Every now and then, two phenomenal artists – Leonidas Kavakos and Yuja Wang – interrupt their wondrous and busy careers to join forces as a duo in an Antaeus-like gesture that seems to renew their energy and enthusiasm for music-making. Back at Carnegie Hall for the beginning of a multi-city American tour, they put together a programme juxtaposing one of JS Bach’s sonatas with two later ones that, stylistically different, make evident the far-reaching impact of his works.

Leonidas Kavakos and Yuja Wang in recital at Carnegie Hall
© Stephanie Berger

Truth be told, the rendition of Bach’s Violin Sonata no. 3 in E major, BWV1016 was – between rhythmic discrepancies and piano phrases that lacked shape – less successful than one would have hoped. Nevertheless, the rest of the programme brought back the outstanding chemistry between these two protagonists. Despite their different backgrounds or the alleged temperamental dichotomy between an introverted Kavakos and an exuberant Wang, violinist and pianist constantly gave the impression of being in full accord with respect to the musical values they intended to mine.

The recital’s central place was taken by the Sonata for Violin no. 2 in E minor by Ferruccio Busoni, a composer whose output is still considered by many a by-product of a brilliant pianist’s ambition to tackle other creative endeavours when he had nothing more to prove as an interpreter. Both anchored in tradition (its tripartite structure similar to Beethoven’s Op.109 piano sonata) and including daring harmonic ambiguities, full of dark thoughts and irony, the music, foretelling Busoni’s mature style, deserves to be played more often. From the pensive first theme of the slow first movement, to the sparkling tarantella, to the long, contemplative finale – a theme-and-variations based on a chorale, Wie wohl ist mir, o Freund der Seelen, from Bach’s Notebook for Anna Magdalena – Kavakos and Wang brought out details of great beauty. The rhythmic vitality in the second movement and a mysterious and gloomy variation in the last were especially noticeable.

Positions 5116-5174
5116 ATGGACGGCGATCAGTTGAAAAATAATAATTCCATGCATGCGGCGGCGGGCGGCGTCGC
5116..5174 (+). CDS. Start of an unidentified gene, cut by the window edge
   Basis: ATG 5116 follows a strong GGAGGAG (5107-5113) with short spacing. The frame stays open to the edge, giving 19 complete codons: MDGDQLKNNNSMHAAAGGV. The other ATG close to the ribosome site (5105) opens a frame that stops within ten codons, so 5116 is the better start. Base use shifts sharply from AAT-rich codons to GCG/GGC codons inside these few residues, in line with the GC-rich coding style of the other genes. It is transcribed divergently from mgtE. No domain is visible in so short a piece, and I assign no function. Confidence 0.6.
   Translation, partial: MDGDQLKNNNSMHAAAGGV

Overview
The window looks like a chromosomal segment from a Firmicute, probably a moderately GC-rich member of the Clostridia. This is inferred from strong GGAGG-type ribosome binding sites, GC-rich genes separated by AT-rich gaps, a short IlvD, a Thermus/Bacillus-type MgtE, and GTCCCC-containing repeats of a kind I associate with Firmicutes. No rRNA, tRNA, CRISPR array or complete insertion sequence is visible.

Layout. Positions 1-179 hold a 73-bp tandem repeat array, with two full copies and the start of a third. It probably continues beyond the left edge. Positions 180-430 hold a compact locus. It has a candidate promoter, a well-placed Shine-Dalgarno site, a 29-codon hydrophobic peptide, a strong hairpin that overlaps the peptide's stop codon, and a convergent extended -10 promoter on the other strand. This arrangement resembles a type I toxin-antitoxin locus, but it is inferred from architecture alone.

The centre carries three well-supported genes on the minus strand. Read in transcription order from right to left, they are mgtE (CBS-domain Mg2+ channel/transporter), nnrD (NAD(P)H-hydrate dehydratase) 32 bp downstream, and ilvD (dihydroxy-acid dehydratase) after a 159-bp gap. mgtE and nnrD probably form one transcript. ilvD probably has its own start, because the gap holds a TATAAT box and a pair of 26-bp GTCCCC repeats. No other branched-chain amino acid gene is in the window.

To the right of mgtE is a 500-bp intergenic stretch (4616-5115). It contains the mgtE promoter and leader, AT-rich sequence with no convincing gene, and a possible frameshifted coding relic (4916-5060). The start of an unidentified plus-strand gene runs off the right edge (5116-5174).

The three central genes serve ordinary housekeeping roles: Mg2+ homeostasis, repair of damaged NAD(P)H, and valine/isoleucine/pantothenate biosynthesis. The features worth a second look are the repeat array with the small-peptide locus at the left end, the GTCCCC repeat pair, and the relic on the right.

Leonidas Kavakos and Yuja Wang
© Stephanie Berger

Also in three movements, and similarly starting with a slow introduction and finishing with a series of dark variations on a sober theme, Shostakovich’s Violin Sonata was composed for the 60th birthday of the great violinist David Oistrakh, with whom the composer had a particularly close relationship. Nevertheless, the music is far from being celebratory; on the contrary, as our two interpreters made abundantly clear, this late work is full of angst and grimness. Conveying a sense of fury turning into desperation, the rough central Allegretto sounded like a true Danse macabre. In the solemn outer movements, one could hear the tolling of funeral bells. Like Busoni, Shostakovich had a deep understanding of musical history and Kavakos and Wang detailed his late interest in the twelve-tone scale and the omnipresent shadow of Bach’s fugal work in the two slow movements. In their exquisite interplay, they focused on rendering a full gamut of colour and timbral ranges, from dark-hued melodic lines to percussive gestures, and from exceptionally tender statements to virtuosic bursts.

A single encore – Dithyrambe the last movement from Stravinsky’s Duo Concertant – was a very appropriate codicil for an evening that featured music floating between tradition and novelty.